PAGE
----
October 7, 2018

The technical vocational education and training (TVET) programs of the Technical Education and Skills Development Authority (TESDA) can now be availed of for free in all state-run technical-vocational institutions (STVIs).

State-run technical-vocational institutions or STVIs include state universities and colleges (SUCs), local universities and colleges (LUCs), TESDA Technology Institutions (TTIs), and LGU-run training centers that offer training programs under the TESDA Unified TVET Program Registration and Accreditation System (UTPRAS).

According to TESDA Director General/Secretary Guiling “Gene” A. Mamondiong, the Implementing Guidelines have been approved and signed for Free TVET to be offered at STVIs under Republic Act No. 10931 also known as the Universal Access to Quality Tertiary Education Act (UAQTEA).

RA 10931 promotes better access to quality tertiary education by providing for free tuition and other school fees in SUCs, LUCs and STVIs, paving the way for the establishment of Tertiary Education Subsidy and Student Loan Program (SLP), and by strengthening and appropriating funds for the Unified Student Financial Assistance System for Tertiary Education (UniFAST).  RA 10931 was signed by President Duterte on April 3, 2017 and took effect for academic year 2018-2019.

Mamondiong says funds for the program will come from the Commission on Higher Education - Unified Student Financial Assistance System for Tertiary Education (CHED-UniFAST) which will be granted by the Department of Budget and Management (DBM).

The CHED-UniFAST earmarked Php 6.9 billion for TESDA's academic year 2018-2019. The spillover budget will be used until September 2019.

The UAQTEA aims to provide adequate funding and such other mechanisms to increase the participation rate among those in all socioeconomic classes in tertiary education, provide Filipinos with equal opportunity to quality tertiary education in both private and public education institutions; and, give priority to learners who are technically-able and who come from poor families.

It will also ensure the optimized utilization of government resources in education and provide adequate guidance and incentives in supporting young Filipinos with their career choices towards the proper development and utilization of human resources.

Mamondiong says the program is open to all Filipinos and those who wish to avail may simply visit any STVI offering TESDA-registered programs.

The UAQTEA covers registered TVET programs listed under the TESDA Compendium as of July 2017.

All Filipino learners who are currently enrolled at the time of the effectivity of the Act, or shall enroll at any time thereafter provided that they comply with the admission and retention policies and existing residency rules of the STVIs, may avail of Free TVET.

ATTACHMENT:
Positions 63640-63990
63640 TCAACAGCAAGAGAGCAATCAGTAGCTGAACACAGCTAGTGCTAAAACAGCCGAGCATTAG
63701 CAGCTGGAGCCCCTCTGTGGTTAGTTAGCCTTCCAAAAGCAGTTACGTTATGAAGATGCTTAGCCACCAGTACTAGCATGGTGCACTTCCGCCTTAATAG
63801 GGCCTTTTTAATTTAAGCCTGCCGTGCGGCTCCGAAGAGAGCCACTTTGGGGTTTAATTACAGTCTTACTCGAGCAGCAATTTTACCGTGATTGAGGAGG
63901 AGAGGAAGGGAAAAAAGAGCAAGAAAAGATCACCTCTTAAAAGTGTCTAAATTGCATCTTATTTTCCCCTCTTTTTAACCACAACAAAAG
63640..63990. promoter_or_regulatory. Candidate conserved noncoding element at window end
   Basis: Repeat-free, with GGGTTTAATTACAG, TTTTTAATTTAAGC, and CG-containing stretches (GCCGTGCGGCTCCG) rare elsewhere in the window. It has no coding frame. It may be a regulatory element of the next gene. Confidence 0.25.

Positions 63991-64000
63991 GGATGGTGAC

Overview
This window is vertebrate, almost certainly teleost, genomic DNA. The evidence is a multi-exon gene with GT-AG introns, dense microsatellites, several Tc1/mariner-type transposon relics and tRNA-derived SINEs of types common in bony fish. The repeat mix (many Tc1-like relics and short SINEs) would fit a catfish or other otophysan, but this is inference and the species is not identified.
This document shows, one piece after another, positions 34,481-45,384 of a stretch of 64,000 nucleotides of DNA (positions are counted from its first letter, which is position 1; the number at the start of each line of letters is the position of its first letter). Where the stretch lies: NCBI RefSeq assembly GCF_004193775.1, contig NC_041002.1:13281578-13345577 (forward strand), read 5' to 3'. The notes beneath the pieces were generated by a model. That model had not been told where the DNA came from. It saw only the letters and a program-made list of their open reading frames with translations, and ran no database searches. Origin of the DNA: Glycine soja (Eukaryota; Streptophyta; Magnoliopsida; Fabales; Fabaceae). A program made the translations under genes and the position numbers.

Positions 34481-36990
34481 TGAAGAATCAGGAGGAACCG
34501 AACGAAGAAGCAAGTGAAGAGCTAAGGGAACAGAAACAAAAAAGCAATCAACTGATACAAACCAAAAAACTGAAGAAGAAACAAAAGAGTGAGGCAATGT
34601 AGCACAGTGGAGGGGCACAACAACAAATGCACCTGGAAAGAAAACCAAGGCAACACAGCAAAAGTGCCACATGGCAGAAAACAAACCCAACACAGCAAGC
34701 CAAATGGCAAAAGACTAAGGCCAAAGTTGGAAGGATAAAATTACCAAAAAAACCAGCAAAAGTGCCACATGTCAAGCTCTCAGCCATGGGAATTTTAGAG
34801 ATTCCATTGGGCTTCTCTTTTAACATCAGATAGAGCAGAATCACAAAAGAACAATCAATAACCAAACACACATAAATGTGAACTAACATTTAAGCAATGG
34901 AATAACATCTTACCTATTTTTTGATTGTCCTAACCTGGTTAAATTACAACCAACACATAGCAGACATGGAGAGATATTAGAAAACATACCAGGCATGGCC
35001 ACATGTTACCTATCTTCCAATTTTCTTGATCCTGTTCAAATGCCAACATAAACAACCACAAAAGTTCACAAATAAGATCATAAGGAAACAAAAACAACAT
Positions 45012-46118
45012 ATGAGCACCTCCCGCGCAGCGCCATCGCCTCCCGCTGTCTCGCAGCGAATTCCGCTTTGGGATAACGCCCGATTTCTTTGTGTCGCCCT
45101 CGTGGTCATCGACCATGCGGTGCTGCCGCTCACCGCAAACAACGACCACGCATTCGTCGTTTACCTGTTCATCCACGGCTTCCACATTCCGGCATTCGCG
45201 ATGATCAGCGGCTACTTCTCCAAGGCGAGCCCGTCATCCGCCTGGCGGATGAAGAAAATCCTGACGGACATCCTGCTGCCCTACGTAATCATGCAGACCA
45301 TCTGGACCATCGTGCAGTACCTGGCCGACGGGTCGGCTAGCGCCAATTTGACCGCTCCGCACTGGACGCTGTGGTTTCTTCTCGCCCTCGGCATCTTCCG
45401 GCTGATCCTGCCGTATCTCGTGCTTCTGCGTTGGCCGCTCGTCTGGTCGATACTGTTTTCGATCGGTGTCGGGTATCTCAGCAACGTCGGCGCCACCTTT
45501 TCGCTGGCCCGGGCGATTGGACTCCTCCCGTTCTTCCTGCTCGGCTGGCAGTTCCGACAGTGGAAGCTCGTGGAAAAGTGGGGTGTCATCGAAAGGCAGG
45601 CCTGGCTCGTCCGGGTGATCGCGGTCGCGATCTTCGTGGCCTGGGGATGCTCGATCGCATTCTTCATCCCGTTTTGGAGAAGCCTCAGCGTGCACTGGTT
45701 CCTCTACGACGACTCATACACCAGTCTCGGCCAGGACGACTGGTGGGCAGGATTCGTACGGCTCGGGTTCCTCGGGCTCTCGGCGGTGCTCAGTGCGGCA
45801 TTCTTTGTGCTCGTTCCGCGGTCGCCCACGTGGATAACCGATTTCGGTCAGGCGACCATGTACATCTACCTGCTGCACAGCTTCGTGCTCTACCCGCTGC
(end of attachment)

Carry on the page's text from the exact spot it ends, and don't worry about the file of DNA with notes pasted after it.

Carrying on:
Priority shall be given to deserving learners who come from the most recently updated Listahanan (National Household Targeting System for Poverty Reduction), poorest of the poor, orphans, dependents of informal settlers, rebel returnees/former rebels, rehabilitated drug dependents and their families, indigenous peoples (IPs), persons with disabilities (PWDs), people in the construction industry as a priority sector, internally displaced persons (IDPs), dependents of AFP/PNP Personnel Killed-In-Action (KIA) or Wounded-In-Action (W IA), and returning OFWs and their dependents.

The requirements for admission shall include: 10 years basic education and other entry requirement as stipulated in existing TESDA Training Regulations; NCAE/MATBN/YP4SC Profiling; and, other STVI entry requirements if applicable.

The following learners are not eligible to avail of the free TVET benefits: learners who have obtained a bachelor's degree; learners who are already holders of a certificate or diploma for a technical vocational course equivalent to National Certificate Level Ill or higher, unless the trainee is enrolled in bundled courses or programs in Level IV or Diploma; learners enrolled in TVET programs not registered under TESDA; and learners who voluntarily “opt out” of Free TVET.

Learners who are not eligible to avail of the Free TVET benefits shall be charged the training cost and other training-related costs determined by the TESDA Board that will be posted in the TESDA website together with the FREE TVET Registry of quality-assured training programs per region.

The benefits of Free TVET include: living allowance (P160/day), instructional materials allowance (P5,000/qualification), National Competency Assessment, starter toolkits and accident insurance.

Eligible learners who voluntarily “opt out” from Free TVET shall pay, during the enrollment period for the training program, the amount equivalent to the full

training cost and other training-related costs of the corresponding TVET program as determined by the TESDA Board.

Mamondiong clarifies that the Free TVET program is still not open to the corresponding private technical vocational institutes, but he says that it may be open in the following school year.